Devin Koch

 
 

DEAR TREVOR

I’m on a date with a man named Trevor. We’re at an amusement park, bodies moving in a constant circle. I’ve known six Trevors my entire life with hair that reaches past their shoulders. Trevors whose fists are buds that won’t bloom. Trevors who are stuck in me like splinters, whose faces are always looking through mine. I know my face is twisted. I know my life is a jumbled mess. My mouth is an eye that wants to be looked at. My eyes are ears that want to be heard. We go into a fun-house filled with twisted mirrors. Look. We match. Trevor says and I want to believe him. Our bodies contorted, heads shrunken down to our knees, and the only person who’s laughing is Trevor. When we reach his apartment, I know I’ll wake to the voice of Bob Marley at 6am—the alarm clocks that are never mine. I’ll walk home with Trevor splinters living inside me, but I won’t take them out. I don’t know which Trevor I’m addressing this to or even which Trevor whose bed I’ll be waking in for that matter. Tell me, Trevor, that you’re not like the others. I can’t get “Three Little Birds” out of my head. And when I’m alone, face to face with my bathroom mirror, I’ll look through myself too.

DEAR TREVOR

I want to paint our bodies the color of night. Walk down Main Street where people can look into us like they do when looking to the sky. I want your starry fists to burst, to touch me before my body caves in. I’ve forgotten what it feels like. I want to send you this letter for my very name’s sake, to see how or if you’ll respond. Devin meaning Poet, Trevor–Prudent, our bodies never quite able to touch. This is starting to sound like the perfect tragedy in the making and I’m trying to write this all down as I speak. Tonight, the stars are hanging low in Virginia as if straining to kiss the ground and I wonder which star is ours. You never did show me behind tinted windows, the small piece of infinity in which we’ve staked a claim—the one named after us: Devin and Trevor, binary stars. Bi meaning two, nary–belonging to. Belonging to their barycenter, a middle where gravity pushes and pulls aged celestial bodies in a hazy dance, their light stretching through black. It’s clockwork. It’s routine. From the naked eye they look like one. This is what you told me. When I left you in Nebraska you kept the certificate—the glass frame was worth more than the stars themselves. Do we see them just like the moon? The same side but in different variations? I like to imagine so. Maybe we’re just at the foot of Orion, his yellow constellation bones drawn from Earth’s surface. I like to imagine that too and not the fact that each day more and more people are claiming the night like the way I’m claiming myself through words. I want to be selfish but I don’t want to shut off the stars, even if I could. I’d like to think you’re chasing me and not the other way around. We’re still dancing nonetheless. Dear Prudent, don’t forget the future. Dear Trevor, don’t forget the Poet.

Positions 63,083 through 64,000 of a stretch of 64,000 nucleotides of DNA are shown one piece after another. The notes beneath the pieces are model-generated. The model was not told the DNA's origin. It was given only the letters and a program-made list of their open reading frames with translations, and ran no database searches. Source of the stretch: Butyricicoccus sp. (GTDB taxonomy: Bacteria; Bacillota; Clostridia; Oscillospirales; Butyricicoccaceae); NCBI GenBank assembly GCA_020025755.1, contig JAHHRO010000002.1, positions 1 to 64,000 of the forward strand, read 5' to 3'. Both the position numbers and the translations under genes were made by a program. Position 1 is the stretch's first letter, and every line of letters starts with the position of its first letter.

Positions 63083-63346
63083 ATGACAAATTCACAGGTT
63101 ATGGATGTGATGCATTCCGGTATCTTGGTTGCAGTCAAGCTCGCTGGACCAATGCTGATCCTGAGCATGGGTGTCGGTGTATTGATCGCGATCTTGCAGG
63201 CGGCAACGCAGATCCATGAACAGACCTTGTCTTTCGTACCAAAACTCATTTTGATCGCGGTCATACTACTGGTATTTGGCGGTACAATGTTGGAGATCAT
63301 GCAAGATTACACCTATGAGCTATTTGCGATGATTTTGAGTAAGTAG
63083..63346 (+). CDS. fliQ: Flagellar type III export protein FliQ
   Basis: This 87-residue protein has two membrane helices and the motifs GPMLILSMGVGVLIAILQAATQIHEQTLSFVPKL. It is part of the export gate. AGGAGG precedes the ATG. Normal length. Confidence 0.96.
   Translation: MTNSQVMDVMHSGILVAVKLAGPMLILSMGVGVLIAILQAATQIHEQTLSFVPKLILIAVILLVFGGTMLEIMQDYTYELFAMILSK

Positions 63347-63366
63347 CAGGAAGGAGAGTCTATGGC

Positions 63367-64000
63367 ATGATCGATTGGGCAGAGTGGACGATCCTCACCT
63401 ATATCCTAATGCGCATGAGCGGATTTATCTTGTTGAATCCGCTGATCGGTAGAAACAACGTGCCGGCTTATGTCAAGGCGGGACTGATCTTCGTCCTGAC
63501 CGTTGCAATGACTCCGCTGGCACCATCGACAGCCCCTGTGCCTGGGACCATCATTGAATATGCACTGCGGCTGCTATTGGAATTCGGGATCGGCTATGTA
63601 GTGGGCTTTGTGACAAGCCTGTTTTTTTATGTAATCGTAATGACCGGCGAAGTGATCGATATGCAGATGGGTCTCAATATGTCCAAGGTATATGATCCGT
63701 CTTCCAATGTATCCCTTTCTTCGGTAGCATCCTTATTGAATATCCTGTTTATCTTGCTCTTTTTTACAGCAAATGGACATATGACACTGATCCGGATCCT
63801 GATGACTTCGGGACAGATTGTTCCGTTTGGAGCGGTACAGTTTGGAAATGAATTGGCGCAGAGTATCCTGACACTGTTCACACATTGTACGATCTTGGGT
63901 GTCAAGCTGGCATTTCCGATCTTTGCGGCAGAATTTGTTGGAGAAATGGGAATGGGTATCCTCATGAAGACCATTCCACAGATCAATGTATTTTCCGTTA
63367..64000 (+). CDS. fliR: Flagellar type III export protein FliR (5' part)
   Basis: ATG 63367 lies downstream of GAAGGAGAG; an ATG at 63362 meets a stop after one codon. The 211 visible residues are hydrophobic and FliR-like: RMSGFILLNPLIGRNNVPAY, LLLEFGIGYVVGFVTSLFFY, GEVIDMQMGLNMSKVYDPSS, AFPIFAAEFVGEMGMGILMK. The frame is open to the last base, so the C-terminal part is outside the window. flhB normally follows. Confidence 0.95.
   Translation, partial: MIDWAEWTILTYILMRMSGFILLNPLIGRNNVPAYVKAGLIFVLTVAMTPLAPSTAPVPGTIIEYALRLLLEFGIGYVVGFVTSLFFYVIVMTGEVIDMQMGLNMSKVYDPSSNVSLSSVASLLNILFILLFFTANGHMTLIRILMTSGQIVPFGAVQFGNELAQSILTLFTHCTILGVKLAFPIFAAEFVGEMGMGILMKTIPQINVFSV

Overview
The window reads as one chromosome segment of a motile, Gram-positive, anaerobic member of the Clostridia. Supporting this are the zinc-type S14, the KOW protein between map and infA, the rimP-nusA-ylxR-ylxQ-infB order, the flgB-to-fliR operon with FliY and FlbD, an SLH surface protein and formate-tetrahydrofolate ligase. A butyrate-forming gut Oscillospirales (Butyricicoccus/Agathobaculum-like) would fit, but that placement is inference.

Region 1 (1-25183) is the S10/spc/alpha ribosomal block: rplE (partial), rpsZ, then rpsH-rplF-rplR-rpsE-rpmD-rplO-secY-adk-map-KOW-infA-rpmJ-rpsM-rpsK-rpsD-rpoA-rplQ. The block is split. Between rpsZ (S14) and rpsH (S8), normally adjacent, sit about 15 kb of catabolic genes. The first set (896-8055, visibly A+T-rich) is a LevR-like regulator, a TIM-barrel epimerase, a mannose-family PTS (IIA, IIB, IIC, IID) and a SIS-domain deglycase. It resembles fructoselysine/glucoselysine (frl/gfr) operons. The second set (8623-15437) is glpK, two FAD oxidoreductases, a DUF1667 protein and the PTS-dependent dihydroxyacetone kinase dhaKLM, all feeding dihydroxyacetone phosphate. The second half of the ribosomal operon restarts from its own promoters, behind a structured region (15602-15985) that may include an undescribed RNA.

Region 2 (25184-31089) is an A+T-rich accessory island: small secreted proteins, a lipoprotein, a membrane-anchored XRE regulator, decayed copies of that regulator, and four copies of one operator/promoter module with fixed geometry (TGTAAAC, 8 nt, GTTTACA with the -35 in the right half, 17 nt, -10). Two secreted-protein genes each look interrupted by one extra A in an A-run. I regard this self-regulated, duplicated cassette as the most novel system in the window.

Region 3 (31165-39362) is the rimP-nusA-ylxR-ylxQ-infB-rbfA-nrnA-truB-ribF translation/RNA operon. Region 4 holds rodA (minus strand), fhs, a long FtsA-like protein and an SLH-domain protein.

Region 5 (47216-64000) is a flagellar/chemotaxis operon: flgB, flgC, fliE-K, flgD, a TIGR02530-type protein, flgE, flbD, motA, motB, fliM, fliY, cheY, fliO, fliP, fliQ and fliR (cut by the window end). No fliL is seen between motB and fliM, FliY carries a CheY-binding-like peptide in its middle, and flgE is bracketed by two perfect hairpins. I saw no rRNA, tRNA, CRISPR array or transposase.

DEAR TREVOR

I want to say that this will be my last letter. But I can’t promise you that. I like to think your sex number is still eighty-three. But I know you can’t promise me that either. Eighty-three: the number of miles that separate our hometowns, empty bottles of merlot that were at our apartment for some failed Pinterest project, countries we wanted to visit, the cost of the room at the Rainbow Inn and Lodge you bought for our anniversary, and the amount of times I wanted to tell you I love you. You told me a hole is a hole (is a hole) and when you fucked my face, you asked if it hurt while I listened to the gritty screams of the husband next door. We couldn’t hear his wife’s voice because fuck this broken lamp, fuck 10-10 Cheers Liquor Mart, fuck your forty-second birthday and I wondered how we got there, how Garden of the Gods got its name, how you were an atheist but still somehow believed in me, if the two mile high club is one mile closer to liberation, if up here, the seasons change in the mountains. I wanted to tell you that a hole is nothing but what remains around it and in that night we might have breathed the same air. I tried listening to the wife’s snore and hoped that you’d hear mine. I remember the drive home—I wanted you to hold my hand and tell me you want to do it all over again.

 
 

 

Devin Koch is a queer poet from Nebraska. He is an MFA candidate in poetry at Virginia Tech, the managing editor of the New River and former editor of the Minnesota Review. His poetry has appeared in Laurus and is the winner of the Marjorie Stover and Vreeland Award at the University Nebraska Lincoln.

 
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